It does a couple of things that annoy me, particularly with regard to character, however. Meluch’s characters in general seem to be facile constructions, rarely achieving any great depth. The ratio of female to male characters is skewed male, and it is notable to me that the one women who has point of view and some personality ends up entangled in the orbit of the alpha male in her vicinity. It doesn’t pass the Bechdel test in any meaningful fashion—not that all books have to, but here it seems like a missed opportunity.

It’s an interesting book, with far more meat on its bones—far chewier—than Meluch’s Tour of the Merrimack series books possess. It’s not quite as fun, and I’m not entirely sure whether it’s wholly successful in arguing its themes, but it’s a solid, well-constructed space opera.

It’s not half as problematic as the Tour of the Merrimack either. This novel, I feel certain, doesn’t deserve to be out of print.

Next week, we’ll be taking a look at Jerusalem Fire. And after that, who knows?

Liz Bourke is buried under a mountain of books. One day she might re-emerge. Find her @hawkwing_lb on Twitter.

Mark Lawrence
1. incurablyGeek
"The novel follows three strands. The story of Major Paul Strand ..."


And why do the queers always have to be the bad guys? Lame.
2. baywoof
A list of evil gays and lesbians in fiction.
Alan Brown
3. AlanBrown
When looking at gender roles in SF, you have to put the book into context with the time it was written.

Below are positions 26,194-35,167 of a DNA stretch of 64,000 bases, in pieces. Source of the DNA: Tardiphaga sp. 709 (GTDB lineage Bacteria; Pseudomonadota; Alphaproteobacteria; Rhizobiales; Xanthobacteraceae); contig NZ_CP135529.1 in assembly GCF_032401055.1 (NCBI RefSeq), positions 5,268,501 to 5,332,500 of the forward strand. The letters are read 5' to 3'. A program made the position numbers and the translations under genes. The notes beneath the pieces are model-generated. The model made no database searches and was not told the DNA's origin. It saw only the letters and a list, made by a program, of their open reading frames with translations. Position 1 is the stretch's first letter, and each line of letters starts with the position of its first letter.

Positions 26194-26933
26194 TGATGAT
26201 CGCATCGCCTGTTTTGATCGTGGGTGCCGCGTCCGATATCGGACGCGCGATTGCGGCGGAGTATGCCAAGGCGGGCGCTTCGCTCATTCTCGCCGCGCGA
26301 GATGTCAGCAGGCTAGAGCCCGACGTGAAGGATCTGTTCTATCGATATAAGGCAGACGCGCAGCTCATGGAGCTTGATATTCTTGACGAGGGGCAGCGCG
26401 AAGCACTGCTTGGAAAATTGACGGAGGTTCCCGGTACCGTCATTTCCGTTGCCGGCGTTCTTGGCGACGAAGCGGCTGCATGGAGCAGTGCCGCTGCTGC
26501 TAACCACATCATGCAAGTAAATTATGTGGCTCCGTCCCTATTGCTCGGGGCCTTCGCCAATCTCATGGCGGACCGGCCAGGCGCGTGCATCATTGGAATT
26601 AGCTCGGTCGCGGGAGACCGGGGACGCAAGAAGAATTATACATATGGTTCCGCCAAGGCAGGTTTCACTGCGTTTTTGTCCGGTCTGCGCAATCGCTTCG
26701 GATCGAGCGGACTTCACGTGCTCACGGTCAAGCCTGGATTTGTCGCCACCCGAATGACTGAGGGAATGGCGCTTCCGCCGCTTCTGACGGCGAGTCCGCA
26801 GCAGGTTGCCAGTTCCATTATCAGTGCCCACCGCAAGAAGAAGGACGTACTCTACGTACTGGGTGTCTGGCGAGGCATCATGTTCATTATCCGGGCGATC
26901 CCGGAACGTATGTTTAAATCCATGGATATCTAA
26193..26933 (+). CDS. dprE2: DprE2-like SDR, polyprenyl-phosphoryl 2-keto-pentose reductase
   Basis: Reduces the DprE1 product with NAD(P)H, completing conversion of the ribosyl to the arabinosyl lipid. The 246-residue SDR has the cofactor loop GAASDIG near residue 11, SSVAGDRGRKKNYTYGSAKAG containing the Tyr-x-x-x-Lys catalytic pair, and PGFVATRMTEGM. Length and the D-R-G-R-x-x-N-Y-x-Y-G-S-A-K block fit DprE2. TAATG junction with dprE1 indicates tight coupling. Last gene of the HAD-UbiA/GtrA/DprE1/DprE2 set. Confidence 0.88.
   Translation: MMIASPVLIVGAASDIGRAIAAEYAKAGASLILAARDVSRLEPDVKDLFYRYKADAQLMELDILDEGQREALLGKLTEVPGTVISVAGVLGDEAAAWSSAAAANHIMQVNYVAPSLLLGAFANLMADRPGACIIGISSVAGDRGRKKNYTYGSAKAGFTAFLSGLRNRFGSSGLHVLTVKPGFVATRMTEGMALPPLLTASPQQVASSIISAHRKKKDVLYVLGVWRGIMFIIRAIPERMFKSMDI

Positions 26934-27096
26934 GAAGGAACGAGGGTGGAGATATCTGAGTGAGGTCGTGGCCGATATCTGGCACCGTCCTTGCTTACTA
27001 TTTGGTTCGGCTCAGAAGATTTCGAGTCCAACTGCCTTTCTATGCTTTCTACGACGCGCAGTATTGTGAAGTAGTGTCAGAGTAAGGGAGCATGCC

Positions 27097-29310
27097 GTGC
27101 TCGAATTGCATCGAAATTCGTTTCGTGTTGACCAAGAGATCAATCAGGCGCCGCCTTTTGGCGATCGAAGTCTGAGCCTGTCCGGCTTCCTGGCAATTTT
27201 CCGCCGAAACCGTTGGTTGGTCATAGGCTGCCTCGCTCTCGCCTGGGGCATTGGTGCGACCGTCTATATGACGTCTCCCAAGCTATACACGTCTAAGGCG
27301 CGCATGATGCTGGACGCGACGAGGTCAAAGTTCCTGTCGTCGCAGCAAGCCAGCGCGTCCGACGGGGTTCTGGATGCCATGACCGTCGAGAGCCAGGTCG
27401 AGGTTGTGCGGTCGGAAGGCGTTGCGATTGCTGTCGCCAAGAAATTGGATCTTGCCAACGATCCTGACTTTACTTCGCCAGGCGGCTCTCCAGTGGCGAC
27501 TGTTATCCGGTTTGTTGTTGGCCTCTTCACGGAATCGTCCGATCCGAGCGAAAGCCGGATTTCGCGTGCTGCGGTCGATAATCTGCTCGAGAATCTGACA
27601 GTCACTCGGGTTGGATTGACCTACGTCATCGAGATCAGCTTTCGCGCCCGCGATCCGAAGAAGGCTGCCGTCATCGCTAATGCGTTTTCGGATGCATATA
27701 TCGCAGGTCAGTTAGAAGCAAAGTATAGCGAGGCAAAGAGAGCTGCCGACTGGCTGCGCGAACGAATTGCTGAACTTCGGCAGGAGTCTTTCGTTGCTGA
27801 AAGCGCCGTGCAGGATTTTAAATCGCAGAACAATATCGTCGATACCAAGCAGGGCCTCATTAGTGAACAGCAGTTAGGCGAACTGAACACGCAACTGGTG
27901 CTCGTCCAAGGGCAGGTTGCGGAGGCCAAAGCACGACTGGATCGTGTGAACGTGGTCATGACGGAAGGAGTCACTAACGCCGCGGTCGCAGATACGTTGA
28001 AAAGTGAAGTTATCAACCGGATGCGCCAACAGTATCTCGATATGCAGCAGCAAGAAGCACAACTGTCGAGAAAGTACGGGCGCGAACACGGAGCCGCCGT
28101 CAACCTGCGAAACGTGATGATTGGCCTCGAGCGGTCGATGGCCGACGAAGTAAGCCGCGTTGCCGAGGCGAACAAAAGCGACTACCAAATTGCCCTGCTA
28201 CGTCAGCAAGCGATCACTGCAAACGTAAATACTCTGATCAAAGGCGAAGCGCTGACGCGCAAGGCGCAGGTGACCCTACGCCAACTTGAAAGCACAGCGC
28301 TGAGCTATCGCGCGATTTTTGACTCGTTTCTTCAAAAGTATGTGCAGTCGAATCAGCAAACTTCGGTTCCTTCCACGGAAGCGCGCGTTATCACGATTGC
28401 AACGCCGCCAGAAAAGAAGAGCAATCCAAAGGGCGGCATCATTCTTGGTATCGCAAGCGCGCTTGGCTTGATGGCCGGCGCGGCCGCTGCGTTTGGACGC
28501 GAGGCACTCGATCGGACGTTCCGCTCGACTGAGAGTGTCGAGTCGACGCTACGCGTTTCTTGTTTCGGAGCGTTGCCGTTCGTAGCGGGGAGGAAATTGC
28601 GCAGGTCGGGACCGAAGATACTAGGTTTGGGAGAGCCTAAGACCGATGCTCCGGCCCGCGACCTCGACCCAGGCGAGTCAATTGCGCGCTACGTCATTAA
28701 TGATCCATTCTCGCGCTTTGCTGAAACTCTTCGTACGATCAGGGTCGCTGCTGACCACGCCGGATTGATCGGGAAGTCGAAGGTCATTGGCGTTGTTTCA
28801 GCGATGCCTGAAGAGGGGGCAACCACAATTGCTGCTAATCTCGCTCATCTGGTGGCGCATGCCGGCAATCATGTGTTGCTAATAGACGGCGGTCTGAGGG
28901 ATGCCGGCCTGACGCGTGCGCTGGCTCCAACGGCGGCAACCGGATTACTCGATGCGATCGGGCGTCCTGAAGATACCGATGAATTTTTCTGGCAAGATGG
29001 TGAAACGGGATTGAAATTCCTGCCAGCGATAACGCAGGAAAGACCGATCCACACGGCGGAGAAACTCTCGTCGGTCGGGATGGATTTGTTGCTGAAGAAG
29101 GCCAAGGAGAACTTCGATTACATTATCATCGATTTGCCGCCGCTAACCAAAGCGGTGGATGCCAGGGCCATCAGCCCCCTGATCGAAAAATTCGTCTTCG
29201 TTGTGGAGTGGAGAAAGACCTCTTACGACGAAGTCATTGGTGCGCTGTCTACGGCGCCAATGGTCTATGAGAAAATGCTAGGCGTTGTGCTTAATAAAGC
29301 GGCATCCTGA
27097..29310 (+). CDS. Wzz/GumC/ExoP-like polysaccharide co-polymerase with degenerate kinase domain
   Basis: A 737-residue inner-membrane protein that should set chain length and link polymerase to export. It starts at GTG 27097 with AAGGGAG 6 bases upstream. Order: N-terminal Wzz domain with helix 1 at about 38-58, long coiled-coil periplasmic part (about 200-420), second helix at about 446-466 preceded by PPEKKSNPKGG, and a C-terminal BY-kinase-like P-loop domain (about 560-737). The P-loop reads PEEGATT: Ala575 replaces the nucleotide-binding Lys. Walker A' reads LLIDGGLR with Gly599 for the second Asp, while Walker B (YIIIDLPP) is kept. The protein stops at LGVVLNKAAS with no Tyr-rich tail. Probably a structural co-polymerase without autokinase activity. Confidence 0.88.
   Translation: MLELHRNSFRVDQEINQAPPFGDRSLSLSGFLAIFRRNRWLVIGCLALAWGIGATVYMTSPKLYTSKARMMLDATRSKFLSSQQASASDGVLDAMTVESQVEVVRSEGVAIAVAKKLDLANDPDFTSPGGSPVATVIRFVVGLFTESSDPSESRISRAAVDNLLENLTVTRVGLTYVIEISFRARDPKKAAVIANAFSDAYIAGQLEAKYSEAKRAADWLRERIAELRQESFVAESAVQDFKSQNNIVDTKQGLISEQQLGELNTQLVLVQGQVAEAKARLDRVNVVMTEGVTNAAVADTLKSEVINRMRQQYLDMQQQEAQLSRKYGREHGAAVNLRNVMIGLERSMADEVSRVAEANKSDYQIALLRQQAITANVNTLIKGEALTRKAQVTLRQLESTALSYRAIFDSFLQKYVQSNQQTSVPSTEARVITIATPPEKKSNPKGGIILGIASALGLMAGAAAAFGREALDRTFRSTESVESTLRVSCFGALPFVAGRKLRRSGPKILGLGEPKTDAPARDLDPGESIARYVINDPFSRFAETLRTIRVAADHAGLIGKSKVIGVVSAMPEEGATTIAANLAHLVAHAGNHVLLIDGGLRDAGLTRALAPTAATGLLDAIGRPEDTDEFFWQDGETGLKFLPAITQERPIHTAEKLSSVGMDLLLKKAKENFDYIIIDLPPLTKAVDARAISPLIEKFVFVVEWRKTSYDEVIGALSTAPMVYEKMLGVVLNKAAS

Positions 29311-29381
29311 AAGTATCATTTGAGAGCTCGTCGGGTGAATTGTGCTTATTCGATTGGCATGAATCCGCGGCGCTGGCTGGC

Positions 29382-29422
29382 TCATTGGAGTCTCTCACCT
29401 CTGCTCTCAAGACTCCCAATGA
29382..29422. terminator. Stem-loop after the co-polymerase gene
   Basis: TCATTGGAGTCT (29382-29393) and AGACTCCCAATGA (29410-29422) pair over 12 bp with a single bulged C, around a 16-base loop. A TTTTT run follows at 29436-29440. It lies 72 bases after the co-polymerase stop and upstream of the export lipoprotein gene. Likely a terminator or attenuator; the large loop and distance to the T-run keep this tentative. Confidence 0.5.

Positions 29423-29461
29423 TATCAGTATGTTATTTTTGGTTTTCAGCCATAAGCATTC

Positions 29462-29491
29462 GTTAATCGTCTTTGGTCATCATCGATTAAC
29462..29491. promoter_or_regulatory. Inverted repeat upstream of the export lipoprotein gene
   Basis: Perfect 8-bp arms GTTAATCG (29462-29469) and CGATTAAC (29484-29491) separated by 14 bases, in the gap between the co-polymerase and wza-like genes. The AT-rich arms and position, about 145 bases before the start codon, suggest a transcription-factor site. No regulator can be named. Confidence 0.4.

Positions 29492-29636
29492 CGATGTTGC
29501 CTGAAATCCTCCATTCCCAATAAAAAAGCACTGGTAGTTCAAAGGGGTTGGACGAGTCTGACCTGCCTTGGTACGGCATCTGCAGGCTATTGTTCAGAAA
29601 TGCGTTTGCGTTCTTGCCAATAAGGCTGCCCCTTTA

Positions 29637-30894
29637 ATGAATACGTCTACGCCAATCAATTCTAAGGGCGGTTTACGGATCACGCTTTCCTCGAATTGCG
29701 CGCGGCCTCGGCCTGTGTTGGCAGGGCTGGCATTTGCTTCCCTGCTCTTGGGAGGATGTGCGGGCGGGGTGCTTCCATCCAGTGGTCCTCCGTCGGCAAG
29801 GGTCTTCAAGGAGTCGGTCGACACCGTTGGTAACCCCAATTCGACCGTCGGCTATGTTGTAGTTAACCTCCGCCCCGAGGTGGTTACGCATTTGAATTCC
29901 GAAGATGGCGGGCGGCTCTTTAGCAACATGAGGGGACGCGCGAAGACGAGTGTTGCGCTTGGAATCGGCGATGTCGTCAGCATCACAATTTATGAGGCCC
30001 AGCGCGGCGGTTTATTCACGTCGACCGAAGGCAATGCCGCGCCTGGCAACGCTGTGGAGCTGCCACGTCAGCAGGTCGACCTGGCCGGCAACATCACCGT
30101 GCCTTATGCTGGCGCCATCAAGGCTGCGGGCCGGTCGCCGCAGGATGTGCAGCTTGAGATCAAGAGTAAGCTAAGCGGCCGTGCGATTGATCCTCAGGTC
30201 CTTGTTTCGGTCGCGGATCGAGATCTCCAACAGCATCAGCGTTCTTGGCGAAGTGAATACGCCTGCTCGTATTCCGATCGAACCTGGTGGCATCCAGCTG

You have to remember that this book was written back before even Don't Ask Don't Tell, back when even rumors of homosexual activity could end a military career, and it was generally not talked about, even in a historical sense. One of the few homosexual characters I can think of in military SF of that time is the heartless assassin that Colonel Hammer kept on his staff in David Drake's Hammer's Slammers series. Hardly a role model anyone would aspire to.
And in the early 1990's, women were still barred from many combat roles, and the numbers that deployed in the First Gulf War were pretty small. Nothing like today. Interestingly enough, I remember the cries of derision that arose when Mr. Drake wrote Rolling Hot in 1984, and portrayed women fighting alongside men as infantry. Folks were offended to see such a radical idea, even in fiction.
Ms. Meluch, like many women who wrote adventure SF at that time, kept her gender somewhat low key with the use of initials in her pen name. Not surprising, as there was a feeling among many fans of military SF that women couldn't write realistic military fiction, not having the experience that a man would have. A notion that seems quaint in retrospect.
It is remarkable how far we have come in integrating women into the Armed Forces just in my lifetime, and I am proud to see that there is so much equal opportunity. Although, as someone who was taught from an early age that our goal was to protect women and children, I also sometimes feel a bit of sadness that some of the best aspects of the concept of chivalry have also been lost along the way.
(But my major heartburn with this book is the cover. It is sad how much those spaceships looked like a contemporary jet fighter--I always felt that the artist could have done a more imaginative job in picturing what the space fighters would look like.)